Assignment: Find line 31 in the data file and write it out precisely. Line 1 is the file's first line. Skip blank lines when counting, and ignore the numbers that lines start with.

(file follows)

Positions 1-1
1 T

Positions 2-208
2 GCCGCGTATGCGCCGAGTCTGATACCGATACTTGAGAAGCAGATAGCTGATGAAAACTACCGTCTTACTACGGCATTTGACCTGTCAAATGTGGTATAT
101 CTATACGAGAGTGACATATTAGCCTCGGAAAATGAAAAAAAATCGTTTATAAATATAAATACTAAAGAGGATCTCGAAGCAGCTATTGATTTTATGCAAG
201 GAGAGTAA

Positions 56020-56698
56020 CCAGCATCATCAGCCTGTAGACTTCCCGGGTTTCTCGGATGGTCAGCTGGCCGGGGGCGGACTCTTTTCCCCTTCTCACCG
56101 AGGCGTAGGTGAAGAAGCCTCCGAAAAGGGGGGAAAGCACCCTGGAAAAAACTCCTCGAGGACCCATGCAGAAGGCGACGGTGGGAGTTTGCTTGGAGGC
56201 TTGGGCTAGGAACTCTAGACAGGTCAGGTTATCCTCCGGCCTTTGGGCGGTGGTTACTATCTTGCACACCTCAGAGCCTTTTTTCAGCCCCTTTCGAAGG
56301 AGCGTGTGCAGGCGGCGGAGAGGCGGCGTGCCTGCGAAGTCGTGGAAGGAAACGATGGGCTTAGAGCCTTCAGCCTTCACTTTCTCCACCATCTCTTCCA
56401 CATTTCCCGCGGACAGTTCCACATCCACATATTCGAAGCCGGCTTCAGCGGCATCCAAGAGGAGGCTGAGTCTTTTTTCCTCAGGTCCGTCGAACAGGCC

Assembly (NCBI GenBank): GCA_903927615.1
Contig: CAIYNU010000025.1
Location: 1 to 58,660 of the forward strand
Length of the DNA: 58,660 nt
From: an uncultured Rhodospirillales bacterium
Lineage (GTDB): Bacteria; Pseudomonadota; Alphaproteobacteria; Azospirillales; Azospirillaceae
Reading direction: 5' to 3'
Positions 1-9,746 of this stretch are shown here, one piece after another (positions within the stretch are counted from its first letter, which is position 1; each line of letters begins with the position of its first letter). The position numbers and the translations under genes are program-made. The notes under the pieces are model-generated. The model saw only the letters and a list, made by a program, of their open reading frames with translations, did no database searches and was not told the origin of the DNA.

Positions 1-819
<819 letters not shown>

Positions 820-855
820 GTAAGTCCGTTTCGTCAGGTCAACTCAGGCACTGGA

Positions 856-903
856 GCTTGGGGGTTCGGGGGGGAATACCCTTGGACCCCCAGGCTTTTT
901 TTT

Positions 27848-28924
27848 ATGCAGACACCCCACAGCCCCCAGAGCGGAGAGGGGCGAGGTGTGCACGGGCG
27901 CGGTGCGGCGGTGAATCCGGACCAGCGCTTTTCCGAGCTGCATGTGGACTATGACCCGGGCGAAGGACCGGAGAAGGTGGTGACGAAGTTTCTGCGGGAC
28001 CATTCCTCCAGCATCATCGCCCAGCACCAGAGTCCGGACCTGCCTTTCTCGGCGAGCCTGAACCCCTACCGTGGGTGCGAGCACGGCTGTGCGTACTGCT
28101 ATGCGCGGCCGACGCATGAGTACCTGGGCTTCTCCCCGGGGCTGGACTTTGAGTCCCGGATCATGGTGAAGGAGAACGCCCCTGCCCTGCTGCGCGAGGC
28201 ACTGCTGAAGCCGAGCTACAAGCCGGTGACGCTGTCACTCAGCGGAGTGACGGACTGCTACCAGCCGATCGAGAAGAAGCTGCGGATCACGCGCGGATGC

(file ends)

28001 CATTCCTCCAGCATCATCGCCCAGCACCAGAGTCCGGACCTGCCTTTCTCGGCGAGCCTGAACCCCTACCGTGGGTGCGAGCACGGCTGTGCGTACTGCT